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  1. #1
    5 Star Lounger Lugh's Avatar
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    Single Channel RAM v Dual Channel

    I'm running Win7 x64 [and Win10 x64 later this year hopefully] with 2 x 4GB DDR3 1600 DIMMs.

    I just got a pressie of one more DIMM the exact same--same manufacturer, same everything. My motherboard is dual channel, but the user guide says it will only support dual channel for 2 or 4 DIMMs--so if I install this third DIMM, all RAM will run on single channel mode.

    Reading around search results a bit, the consensus seems to be that dual channel is only significant for performance in rare cases like simulation or maybe 3D rendering--very little performance improvement for my various usages.

    Leaving aside for the moment if 12GB is of any practical benefit over 8GB either:
    do you guys think 12 single is likely to be better than 8 dual, or at least no worse?

    Afaik I don't ever max out the 8GB, but I may as well plug in the extra if it's not going to do any harm--at worst, it would be a spare DIMM if one of my current pair ever goes bad, and storing it in the PC is better than losing it somewhere else

    I have a separate graphics card, so RAM usage for built-in graphics is not an issue.
    ASRock H97 Motherboard
    Crucial 2 x 4GB DDR3 1600 RAM
    Intel Xeon E3-1231V3 CPU

  2. #2
    Super Moderator satrow's Avatar
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    Single isn't going to feel any slower than dual except with some pretty extreme scenarios. You might be looking at saving a minute per hour max, a 2% FSB bump on the Xeon would give more - on everything.

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  4. #3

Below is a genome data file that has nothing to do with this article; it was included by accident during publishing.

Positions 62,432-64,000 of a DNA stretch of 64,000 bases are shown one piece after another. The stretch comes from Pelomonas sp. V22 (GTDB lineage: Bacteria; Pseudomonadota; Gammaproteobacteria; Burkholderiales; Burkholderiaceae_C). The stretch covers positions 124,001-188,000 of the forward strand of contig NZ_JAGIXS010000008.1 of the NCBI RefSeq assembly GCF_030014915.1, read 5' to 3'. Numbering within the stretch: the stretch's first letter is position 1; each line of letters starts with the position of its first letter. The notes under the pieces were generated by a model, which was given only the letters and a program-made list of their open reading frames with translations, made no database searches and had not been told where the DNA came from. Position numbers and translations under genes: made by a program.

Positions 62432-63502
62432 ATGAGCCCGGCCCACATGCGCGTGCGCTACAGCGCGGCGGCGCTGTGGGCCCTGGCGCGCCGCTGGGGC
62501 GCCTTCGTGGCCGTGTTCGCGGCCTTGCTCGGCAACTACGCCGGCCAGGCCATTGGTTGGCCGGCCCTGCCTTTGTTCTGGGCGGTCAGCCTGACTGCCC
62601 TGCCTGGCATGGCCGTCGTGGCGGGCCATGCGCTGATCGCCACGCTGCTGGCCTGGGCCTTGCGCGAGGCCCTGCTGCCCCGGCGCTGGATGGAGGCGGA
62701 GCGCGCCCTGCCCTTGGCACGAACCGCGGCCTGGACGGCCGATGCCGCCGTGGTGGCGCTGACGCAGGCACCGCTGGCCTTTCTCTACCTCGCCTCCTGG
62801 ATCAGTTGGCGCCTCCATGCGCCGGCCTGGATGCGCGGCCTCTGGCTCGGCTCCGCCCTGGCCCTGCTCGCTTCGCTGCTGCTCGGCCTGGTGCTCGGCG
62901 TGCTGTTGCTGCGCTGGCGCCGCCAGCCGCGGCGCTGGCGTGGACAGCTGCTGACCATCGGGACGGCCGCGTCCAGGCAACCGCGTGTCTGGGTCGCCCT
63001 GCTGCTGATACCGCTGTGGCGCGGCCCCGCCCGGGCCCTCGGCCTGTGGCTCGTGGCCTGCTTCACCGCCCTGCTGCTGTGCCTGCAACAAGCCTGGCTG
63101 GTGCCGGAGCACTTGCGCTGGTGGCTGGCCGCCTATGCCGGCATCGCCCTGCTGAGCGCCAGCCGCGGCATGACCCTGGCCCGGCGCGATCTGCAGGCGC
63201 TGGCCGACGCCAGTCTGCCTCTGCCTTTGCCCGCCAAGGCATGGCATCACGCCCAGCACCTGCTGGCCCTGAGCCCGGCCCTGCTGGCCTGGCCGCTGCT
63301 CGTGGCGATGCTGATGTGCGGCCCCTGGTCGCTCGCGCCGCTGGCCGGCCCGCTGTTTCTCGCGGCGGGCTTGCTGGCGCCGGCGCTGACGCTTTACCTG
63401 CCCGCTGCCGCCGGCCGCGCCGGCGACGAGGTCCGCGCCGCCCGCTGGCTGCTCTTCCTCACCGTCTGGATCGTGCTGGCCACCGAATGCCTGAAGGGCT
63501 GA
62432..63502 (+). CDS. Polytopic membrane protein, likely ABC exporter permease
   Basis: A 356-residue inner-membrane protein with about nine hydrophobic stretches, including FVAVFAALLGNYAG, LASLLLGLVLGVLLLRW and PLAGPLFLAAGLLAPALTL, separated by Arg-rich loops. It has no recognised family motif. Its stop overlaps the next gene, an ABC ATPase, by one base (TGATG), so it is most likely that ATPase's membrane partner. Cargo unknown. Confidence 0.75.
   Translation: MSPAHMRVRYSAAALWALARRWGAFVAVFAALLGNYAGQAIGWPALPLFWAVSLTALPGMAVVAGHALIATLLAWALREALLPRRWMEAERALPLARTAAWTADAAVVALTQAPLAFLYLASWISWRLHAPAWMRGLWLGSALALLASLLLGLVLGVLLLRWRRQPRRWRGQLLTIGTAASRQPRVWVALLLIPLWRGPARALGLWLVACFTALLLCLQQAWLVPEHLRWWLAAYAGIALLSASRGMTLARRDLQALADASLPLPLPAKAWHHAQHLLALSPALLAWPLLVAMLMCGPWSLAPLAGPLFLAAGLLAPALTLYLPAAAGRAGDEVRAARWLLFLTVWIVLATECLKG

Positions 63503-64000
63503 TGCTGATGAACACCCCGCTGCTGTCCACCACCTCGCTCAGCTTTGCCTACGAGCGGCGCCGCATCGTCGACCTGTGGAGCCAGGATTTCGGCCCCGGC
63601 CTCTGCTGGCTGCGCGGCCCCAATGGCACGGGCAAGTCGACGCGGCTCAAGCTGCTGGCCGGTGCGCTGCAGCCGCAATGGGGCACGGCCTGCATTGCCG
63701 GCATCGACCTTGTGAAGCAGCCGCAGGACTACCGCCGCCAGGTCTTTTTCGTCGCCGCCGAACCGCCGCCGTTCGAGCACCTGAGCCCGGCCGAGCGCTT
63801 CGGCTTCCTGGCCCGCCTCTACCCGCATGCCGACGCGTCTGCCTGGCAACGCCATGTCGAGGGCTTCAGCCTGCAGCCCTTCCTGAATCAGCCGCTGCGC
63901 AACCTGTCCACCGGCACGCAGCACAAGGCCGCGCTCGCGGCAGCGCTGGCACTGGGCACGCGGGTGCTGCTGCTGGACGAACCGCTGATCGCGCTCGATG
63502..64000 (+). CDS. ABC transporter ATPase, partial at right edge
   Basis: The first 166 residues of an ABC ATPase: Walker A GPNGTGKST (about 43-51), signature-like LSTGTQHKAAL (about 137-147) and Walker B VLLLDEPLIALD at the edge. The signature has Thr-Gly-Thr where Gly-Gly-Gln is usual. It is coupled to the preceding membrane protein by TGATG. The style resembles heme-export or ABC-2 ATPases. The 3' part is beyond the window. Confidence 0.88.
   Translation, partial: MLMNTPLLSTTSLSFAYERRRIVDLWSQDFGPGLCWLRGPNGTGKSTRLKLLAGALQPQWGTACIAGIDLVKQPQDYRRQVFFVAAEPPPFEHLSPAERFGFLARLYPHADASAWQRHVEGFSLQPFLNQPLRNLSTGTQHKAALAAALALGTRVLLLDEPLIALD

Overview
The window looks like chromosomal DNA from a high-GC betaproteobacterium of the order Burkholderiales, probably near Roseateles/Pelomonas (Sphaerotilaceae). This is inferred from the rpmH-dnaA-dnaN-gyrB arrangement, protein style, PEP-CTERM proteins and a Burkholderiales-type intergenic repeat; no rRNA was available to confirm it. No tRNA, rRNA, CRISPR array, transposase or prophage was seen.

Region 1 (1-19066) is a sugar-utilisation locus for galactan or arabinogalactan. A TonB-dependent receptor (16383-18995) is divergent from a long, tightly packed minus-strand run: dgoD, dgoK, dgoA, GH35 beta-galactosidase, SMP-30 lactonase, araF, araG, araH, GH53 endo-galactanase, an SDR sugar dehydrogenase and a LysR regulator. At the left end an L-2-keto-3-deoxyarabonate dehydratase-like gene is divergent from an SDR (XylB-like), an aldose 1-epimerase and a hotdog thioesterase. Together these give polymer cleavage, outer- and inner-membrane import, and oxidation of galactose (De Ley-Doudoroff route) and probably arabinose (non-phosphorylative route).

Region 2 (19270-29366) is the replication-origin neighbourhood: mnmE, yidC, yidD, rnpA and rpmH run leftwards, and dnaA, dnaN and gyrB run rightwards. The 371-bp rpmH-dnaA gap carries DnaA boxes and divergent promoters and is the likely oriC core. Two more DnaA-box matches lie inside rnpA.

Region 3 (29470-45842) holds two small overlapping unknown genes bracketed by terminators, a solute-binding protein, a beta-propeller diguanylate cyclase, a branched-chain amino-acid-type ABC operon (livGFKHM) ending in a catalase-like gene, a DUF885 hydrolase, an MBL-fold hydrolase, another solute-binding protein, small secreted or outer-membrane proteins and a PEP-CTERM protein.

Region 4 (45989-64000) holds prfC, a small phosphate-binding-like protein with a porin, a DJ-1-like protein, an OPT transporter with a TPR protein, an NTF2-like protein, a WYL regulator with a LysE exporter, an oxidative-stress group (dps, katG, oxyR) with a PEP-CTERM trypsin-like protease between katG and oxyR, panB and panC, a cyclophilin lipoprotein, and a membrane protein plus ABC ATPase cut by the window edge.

5 Star Lounger Lugh's Avatar
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    Thank you Satrow, your comment gels with what others who seem knowledgeable are saying. I'll pop the third DIMM in then.
    Quote Originally Posted by satrow View Post
    a 2% FSB bump on the Xeon would give more - on everything.
    If by "bump" you mean overclock, neither my mobo nor the Zeon can handle that. I need stability above all, so I've never indulged in overclocking. I prefer to spend the extra which overclocking requires [more expensive mobo, CPU and cooling system] on some of the components, to end up with very good stability and still good performance.

    The Zeon is a good example--it's essentially an i7 without integrated graphics [which I don't need with my separate graphics card] and without overclocking ability, which I don't want either. It's cheaper than i7 and also runs cooler, so stability with performance.
    Last edited by Lugh; 2015-07-03 at 04:39.

  5. #4
    Super Moderator satrow's Avatar
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    I used the mild overclock as an example based on my own experience. My Ivy 1230 v2 could safely handle going to 3.4/3.85GHz from the stock 3.3/3.7 with a big, efficient cooler, it just felt faster than stock; not sure I'd do that with your Haswell version, they have a reputation for running hotter anyway. Much of my time with the Xeon, I have it locked it down to 1.6GHz, it's more than enough for my needs.